Following a series of Shakespearean plays falling on the 400th anniversary of the bard’s death, Purcell’s adaptation of A Midsummer Nights’ Dream is arguably the apex of this term’s theatre season in Oxford. Diving into the mystical regnum of Oberon and Titania, the play maintains the promise made in its prologue, tailor-made for the Oxford student population, and entices the audience into an accessible, though mystical, dimension. With a superb soundtrack laying the grounds for a light-hearted narrative, one cannot help but be amazed at the fact that this is a student production.
Often, theatrical works receive much praise if they achieve a semblance of topicality and relevance to modern times. And yet, director Dionysios Kyropoulos’s work deserves admiration for delivering quite the opposite to his audience. The comic machinations of the characters, along with the magical feats of the fairies, make it hard for audience members to draw parallels with their own lives, but certainly engender a longed-for escapism that contemporary plays often struggle to achieve.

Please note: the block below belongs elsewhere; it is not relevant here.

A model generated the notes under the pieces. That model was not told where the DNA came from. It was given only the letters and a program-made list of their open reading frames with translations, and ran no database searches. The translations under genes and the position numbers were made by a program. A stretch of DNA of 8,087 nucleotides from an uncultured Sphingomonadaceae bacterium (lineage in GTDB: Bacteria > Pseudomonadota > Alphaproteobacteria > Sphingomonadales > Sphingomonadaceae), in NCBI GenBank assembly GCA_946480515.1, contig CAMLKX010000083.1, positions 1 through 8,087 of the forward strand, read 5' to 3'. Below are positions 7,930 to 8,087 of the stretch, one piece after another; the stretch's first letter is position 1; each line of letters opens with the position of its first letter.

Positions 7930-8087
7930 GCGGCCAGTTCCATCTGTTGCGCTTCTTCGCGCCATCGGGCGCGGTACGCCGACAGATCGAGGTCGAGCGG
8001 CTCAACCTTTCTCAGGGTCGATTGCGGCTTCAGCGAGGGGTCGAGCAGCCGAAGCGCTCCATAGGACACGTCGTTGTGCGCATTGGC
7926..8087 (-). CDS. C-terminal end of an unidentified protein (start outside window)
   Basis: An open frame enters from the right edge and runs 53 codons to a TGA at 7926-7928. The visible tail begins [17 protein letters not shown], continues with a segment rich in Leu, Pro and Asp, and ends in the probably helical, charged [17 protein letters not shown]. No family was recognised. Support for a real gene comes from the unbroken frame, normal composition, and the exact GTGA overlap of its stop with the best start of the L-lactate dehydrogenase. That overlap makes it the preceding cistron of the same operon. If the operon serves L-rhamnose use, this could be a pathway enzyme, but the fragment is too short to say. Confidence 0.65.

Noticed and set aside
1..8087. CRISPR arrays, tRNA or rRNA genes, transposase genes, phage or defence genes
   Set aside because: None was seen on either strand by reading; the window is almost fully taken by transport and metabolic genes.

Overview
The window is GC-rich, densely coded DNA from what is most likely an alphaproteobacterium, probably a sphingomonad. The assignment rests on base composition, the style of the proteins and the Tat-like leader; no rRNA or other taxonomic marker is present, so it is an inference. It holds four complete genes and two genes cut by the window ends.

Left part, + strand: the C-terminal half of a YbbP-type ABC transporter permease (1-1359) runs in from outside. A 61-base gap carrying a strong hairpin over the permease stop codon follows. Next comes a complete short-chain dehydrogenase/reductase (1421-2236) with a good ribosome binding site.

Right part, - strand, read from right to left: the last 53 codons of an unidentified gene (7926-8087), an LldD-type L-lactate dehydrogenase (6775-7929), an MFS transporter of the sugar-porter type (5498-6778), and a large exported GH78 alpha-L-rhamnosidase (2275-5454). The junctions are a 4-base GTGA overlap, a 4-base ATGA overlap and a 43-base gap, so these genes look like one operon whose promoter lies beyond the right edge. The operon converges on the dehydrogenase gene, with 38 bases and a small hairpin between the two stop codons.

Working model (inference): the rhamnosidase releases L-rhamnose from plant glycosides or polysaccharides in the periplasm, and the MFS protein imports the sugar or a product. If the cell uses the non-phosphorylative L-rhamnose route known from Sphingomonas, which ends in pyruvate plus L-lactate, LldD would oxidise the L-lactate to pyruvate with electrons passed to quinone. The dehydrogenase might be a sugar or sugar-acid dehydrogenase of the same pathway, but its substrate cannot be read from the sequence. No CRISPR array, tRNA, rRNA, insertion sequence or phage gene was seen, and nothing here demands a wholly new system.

For three hours, the spectator waves goodbye to his everyday worries and divorces himself from the moody Oxfordshire weather, to view a light-hearted comedy that would fill the most morose of men with blitheness.
The Fairy Queen appears to function as a potent painkiller. The orchestra brings to one’s mind Vivaldi; the dialogues read as witty and passionately as a Donne sonnet; it’s time to return to the gloomy essay deadlines mentioned in the prologue does indeed and such a visionary delivery makes the Oxford Playhouse seem almost unworthy as a venue, despite the grandeur one usually associates with it.
But, like any painkiller, the effect is temporary and the ‘come down’ proportionate to its high. As one is forced to leave the theatre, with sore hands after minutes of well-deserved clapping, the knowledge that it’s time to return to the gloomy essay deadlines mentioned in the prologue does indeed feel like coming down.
One contemplates going to watch the play a second time, but cannot help feel that the original feeling will be hard, if not impossible, to replicate. The Fairy Queen may not be the sort of play that ignites a great revelation, but its impressive aesthetic and ludic value makes one glad to have spent the evening at the Playhouse.